Chicago's a great eatin' town. From deep-dish pizza to ethnic fare to haute cuisine, the Windy City serves up tasty choices for romantic couples. These are among the best restaurants we sampled on a recent visit to Chicago.
Fortunately you don't have to climb Everest to eat at this Relais & Chateaux restaurant. Elevators inside the Chicago Stock Exchange swoop diners up to this 40th floor aerie. While the decor is a bit dated (brass railings, mirrored walls) and we couldn't understand why window-side chairs faced into the restaurant rather than out at the view, savoring the cuisine yields a peak experience. Chef Joho is a masterful melder of flavors who had us at the amuse bouche, an array of four complementary delights that piqued our palates. Although patrons can order from the à la carte menu that changes monthly, if you come to celebrate a special romantic occasion, trust the chef and select his tasting menu. It's pure seduction.
Do you get gooey inside when you gaze at one another? I'm not saying the feelings aren't real — but if you're dining at Geja's Café, I submit that the cheese fondue may be causing the sensation. The restaurant, which has taught romantics to share for generations, specializes in Sterno-stoked fare. Tables are thisclose together, and with so many open flames, we wondered if it was a fire hazard. An owner assured us the only conflagrations there were emotional ones. Use the special fork to spear your first course of bread, apples, and grapes and dip them into a pot of bubbly Gruyère. Skip the second course (meat, seafood, and/or chicken to be boiled in oil) unless you're famished. Instead go straight to the mmm-mmm-melted chocolate fondue. Adding to the romance of this Chicago restaurant is the policy: "Because of safety concerns we do not allow children under the age of 10."
There's something festive about Mercat a la Planxa, the romantic restaurant inside Chicago's
The cuisine is Catalan — derived from the Andorran region close to the border where Spain meets France and it encompasses the city of Barcelona. It was here that tapas, those tasty, tiny appetizer plates, began. It's the kind of food that fosters fun, friendship, and the impulse to share so that you can taste a little of everything. Main courses predominantly come from the grill, and you can wash down your choice of meat, poultry, fish, or shellfish with sangria (choose red, white, or the seasonal specialty), martinis, beer, or any of 40 Spanish wines.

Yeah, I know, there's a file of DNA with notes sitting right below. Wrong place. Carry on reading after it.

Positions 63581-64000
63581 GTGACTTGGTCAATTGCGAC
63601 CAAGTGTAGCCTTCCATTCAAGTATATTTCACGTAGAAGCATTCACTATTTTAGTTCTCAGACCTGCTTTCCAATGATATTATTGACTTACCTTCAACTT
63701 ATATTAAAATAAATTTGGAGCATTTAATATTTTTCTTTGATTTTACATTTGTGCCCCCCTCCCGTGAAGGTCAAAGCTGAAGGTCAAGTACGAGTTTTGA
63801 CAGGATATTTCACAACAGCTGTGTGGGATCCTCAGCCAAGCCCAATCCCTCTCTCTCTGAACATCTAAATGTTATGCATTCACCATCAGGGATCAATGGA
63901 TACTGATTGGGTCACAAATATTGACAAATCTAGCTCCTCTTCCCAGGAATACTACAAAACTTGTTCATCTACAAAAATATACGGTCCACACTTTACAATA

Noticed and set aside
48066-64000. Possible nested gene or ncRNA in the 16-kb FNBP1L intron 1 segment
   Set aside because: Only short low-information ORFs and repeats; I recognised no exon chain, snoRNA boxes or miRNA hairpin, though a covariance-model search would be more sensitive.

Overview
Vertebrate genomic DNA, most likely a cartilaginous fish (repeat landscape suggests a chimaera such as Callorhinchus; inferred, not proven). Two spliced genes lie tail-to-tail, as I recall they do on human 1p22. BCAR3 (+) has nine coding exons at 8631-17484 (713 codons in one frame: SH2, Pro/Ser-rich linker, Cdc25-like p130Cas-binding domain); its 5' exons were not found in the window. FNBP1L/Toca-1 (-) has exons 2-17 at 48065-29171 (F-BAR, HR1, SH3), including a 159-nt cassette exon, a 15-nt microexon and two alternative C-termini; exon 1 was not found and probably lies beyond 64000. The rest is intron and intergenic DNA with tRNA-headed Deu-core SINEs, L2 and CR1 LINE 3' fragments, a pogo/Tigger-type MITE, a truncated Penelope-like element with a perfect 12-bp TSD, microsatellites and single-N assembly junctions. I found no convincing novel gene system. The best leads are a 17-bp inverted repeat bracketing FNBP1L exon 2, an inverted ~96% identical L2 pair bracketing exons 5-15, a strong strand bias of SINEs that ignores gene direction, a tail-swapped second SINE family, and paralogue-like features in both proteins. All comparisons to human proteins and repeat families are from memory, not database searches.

You can't eat atmosphere, but as a romantic, you can certainly drink it in. In good weather, score a seat for lunch or dinner at the street-side outdoor café and watch the stylish parade pass along the Magnificent Mile. The interior has the look of an upper-class gentleman's library, all burnished leather and bound books. It's a clubby Ralph Lauren fantasia. And like the man's fashions, it's one club that is willing to have you as a member — as long as you can afford to pick up the tab.
Seasons restaurant in the Four Seasons Chicago hotel makes us feel as if we have to be on our best behavior and dress to suit the formal environment. (Jackets are recommended for men.) It's a minor sacrifice for well-prepared Midwestern fare enhanced with pickings from the chef's rooftop garden and local farmers markets. Every week the chef creates a new tasting menu. Lamb and lobster, filet and foie gras are among the regular menu selections. Sunday brunch is a Chicago institution where diners feast on everything from California rolls to chicken parm, applewood-smoked salmon to chilled crab claws. Those with the heartiest appetites can pull into both the omelette and waffle stations, and even vegetarians won't go hungry.
Note: Seasons has closed since this writing. The main restaurant in this hotel has been converted to Allium, a less formal eatery than Seasons. Its brunch is still a popular offering.